Since Euclid uses Ubuntu Linux, it would be logical to do the 3D scanning with Ubuntu somehow. Although Librealsense apparently does not have a 3D scanning system at this time, one of Librealsense's leaders, ddiakopoulos, recommended some alternative options.
I don't have any knowledge about the 3D scanning alternatives beyond what the Librealsense leader specified in the second comment down on this page, where he offered links to various options.
Nor do I know for sure if they will work with Euclid. My chain of reasoning is based on (1) Euclid uses Ubuntu Linux, (2) and these scanning options use Linux, so (3) maybe they will be runnable in Ubuntu on Euclid.
When in doubt, point clouds often provide a way to get done what you want to achieve.
I would normally recommend using the ZR300 with the Intel RealSense SDK For Linux.
However, the fact that you are using Euclid complicates the issue. This is because the Euclid does not use the main branch of Librealsense, but instead uses a forked version that provides software simulation of an absent chip that the ZR300 camera has but the Euclid does not. Perhaps it is possible to install the RealSense SDK for Linux on the Euclid and then substitute the main-branch Librealsense version the Linux SDK would install for the Euclid's forked version containing the chip simulation support. Apologies if I am not being helpful - I am thinking off the top of my head.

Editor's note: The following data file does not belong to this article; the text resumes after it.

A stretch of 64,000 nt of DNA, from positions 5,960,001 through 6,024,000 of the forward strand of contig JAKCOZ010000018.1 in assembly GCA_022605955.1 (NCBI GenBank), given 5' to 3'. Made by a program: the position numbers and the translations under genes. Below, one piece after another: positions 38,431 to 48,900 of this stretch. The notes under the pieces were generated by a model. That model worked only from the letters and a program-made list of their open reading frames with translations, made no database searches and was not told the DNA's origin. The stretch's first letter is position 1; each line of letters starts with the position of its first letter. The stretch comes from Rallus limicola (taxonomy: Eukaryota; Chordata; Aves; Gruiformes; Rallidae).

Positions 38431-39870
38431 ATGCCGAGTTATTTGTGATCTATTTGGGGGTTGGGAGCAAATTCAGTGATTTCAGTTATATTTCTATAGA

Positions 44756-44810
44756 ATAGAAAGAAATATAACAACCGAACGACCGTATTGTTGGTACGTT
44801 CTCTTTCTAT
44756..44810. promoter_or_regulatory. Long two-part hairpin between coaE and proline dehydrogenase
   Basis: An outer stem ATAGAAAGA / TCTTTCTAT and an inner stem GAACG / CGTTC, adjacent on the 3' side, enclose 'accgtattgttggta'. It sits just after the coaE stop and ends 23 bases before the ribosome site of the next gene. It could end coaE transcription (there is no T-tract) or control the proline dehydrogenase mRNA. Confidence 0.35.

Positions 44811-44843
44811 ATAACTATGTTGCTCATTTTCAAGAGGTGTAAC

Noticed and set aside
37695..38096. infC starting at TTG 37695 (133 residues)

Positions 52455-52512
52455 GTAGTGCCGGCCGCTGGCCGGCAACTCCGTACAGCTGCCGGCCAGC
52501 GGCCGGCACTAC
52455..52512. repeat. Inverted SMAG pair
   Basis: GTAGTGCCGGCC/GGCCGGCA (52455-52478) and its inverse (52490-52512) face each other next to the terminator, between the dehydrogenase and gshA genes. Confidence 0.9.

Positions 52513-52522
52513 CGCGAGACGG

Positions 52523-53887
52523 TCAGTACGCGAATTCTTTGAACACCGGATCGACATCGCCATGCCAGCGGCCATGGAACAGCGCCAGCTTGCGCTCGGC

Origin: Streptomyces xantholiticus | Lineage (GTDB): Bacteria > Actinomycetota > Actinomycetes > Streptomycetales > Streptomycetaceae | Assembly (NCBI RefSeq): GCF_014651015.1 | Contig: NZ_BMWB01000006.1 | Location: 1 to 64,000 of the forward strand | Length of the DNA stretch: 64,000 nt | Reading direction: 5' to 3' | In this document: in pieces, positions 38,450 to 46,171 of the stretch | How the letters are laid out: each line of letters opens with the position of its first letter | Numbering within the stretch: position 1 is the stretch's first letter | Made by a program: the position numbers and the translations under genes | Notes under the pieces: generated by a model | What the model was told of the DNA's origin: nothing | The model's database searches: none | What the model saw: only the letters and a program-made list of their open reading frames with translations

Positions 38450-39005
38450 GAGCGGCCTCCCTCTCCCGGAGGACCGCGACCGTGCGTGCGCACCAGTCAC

Edit: I may be over-thinking the issue. It may only be necessary to install the Linux scanning software on the standard Ubuntu installation on the Euclid without having to install the RealSense SDK For Linux too.